• gzcat filename --- lets y ou look at a gzipped file without having to gunzip it


Directories

  • pwd --- prints working directory (your current location)
  • cd /path/to/desired/location --- change directories by providing path
  • cd ../ --- go up one directory
  • mkdir directoryName --- make a new directory
  • rmdir directoryName --- remove directory (must be empty)...Remember that you cannot undo this move!
  • rmdir -r directoryName --- recursively remove directory and the files it contains...Remember that you cannot undo this move!
  • rmdir filename --- remove specified file...Remember that you cannot undo this move!


Finding things

  • whereis [filename, command] --- lists all occurances of filename or command
  • ff --- finds files anywhere on the system
  • ff -p --- finds a file by just typing in the beginning of the file name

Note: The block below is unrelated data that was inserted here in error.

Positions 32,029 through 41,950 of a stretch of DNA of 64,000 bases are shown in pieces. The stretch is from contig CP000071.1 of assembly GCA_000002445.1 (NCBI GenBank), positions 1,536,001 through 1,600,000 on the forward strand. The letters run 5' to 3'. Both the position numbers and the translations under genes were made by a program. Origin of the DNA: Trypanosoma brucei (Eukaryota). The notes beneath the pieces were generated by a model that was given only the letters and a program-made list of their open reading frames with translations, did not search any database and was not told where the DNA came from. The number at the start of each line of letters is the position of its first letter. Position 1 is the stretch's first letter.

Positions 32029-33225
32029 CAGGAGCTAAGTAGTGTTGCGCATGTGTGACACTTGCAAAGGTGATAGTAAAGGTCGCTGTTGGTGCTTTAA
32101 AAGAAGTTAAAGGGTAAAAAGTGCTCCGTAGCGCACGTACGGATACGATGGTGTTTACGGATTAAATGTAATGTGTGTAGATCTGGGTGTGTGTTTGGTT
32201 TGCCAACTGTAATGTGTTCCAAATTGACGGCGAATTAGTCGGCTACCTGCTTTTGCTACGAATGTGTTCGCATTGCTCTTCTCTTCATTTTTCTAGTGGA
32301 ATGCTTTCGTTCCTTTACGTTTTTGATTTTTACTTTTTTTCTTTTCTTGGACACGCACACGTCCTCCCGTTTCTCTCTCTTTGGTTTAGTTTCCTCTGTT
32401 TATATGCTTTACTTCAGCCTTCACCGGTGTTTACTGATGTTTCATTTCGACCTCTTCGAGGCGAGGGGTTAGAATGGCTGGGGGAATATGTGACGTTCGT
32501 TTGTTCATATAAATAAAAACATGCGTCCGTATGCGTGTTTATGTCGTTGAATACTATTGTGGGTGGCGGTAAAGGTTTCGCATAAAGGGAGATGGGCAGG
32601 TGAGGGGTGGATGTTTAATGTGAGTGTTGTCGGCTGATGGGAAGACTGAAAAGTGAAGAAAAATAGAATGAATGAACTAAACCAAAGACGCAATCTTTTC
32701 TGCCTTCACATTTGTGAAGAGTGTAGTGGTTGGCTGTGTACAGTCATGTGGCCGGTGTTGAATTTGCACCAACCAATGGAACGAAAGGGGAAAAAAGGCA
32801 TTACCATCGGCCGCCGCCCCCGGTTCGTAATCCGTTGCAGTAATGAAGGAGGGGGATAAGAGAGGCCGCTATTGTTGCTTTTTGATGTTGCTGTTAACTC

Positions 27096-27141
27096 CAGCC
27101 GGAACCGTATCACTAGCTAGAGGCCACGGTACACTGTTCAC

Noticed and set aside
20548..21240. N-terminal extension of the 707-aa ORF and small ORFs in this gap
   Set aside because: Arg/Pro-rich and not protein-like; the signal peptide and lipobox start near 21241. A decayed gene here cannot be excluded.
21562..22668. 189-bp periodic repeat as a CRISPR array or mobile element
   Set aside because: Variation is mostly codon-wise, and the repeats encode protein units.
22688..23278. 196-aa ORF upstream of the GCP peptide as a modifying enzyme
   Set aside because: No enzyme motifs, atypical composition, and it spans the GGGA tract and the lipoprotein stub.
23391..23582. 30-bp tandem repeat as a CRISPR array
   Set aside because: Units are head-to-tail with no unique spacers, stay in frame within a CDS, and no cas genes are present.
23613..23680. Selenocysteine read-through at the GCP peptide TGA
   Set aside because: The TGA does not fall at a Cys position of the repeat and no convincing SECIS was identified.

• grep string filename(s) --- looks for strings in the files (use man grep for more information)
  • ~/path --- tilde designated a shortcut for the path to your home directory
  • nohup commands & --- to initiate a no-hangup background job (writes stdout to nohup.out)
  • screen --- to initiate a new screen session to start a new background job (ctrl+a+d if you need to detach; screen -ls to list running screens; reattach screen pid)


Data editing

  • vim filename --- to edit the file


History

  • ctrl+r --- searching history
  • history --- display history
  • !#cmd_num --- display history
  • Arrow up is a short cut to scroll through recently used commands




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High throughput (HT) platform and read types